amazing. Like term like, does she come up with that herself? Because I've never heard of that before.
I think it was in a comedy show.
Okay, okay, but that's really cool. Nothing box is pretty much meditation.
talk try to say that you don't like
this is why I'm doing this podcast so I can get a bunch of more things in the box like meditation, and other hobbies. That's why I'm pulling up that ain't nothing box, but I'll probably have another nothing box right beside?
Always, always got a backup one. Exactly.
And so we talked about your challenges when you first started, what are your current challenges today,
so Now that I've sort of learned how to transcend my mind or go above my mind, the challenge now is keeping this up in a consistent manner in my life. So again, like I said before, not just allowing meditation to be a 15 minute activity every day, but incorporating it into your life into every moment of your life. That's the challenge. And I've definitely made some progress on that, that I'm happy to report on, which is great, it feels awesome. But even when you've been meditating, I think it's been about seven years, six, seven years now for a while. Yeah, it's been a long time even though I've been doing it for so long. It's still you know, something that I continue to improve on and get better at. And again, the ultimate goal of meditation is for it to be the constant state of your mental emotional Being. So that's the challenge now now that I'm aware and now that I've kind of gone beyond just the first step of becoming aware, it's like how do I do this all the time?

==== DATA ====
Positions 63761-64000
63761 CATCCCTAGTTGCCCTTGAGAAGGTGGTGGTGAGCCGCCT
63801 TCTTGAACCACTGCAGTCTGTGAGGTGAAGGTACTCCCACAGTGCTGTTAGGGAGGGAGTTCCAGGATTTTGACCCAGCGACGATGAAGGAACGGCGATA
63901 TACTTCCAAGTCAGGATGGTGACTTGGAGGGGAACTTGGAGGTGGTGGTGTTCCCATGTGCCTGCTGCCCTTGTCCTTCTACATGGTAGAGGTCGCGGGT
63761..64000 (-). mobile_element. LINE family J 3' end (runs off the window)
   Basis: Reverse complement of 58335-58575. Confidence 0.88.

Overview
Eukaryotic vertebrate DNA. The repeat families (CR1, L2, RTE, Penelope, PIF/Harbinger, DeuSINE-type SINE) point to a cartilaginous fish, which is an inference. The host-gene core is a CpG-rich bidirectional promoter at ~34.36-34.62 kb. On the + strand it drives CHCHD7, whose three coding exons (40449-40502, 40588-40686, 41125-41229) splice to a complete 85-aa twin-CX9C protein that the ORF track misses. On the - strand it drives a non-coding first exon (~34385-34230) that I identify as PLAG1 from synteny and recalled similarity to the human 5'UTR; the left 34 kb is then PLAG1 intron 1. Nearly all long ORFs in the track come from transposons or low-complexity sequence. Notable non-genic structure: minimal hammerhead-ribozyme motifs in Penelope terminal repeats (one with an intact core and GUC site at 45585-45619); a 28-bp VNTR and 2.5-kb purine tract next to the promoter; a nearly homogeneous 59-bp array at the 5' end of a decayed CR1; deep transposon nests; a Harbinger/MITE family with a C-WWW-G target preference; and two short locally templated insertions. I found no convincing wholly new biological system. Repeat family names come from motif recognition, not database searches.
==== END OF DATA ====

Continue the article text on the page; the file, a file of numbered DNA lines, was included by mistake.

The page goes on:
Speaking of which, have there been moments as you say, you're doing this everyday? Have there been moments where you couldn't get to your regular spot and you have to meditate in a spot that you never expected to meditate before? Oh,
yes, definitely. The other day. I like meditated on campus in front of a microwave.
As I was heating up my food for like, a minute and a half, I managed Hey,
are you just staring into the microwave?
No, I was. I was turned away from the microwave was I was so I was turned away from the microwave, which probably looked even creepier than if I was looking at the microwave because people were probably like, What is she doing?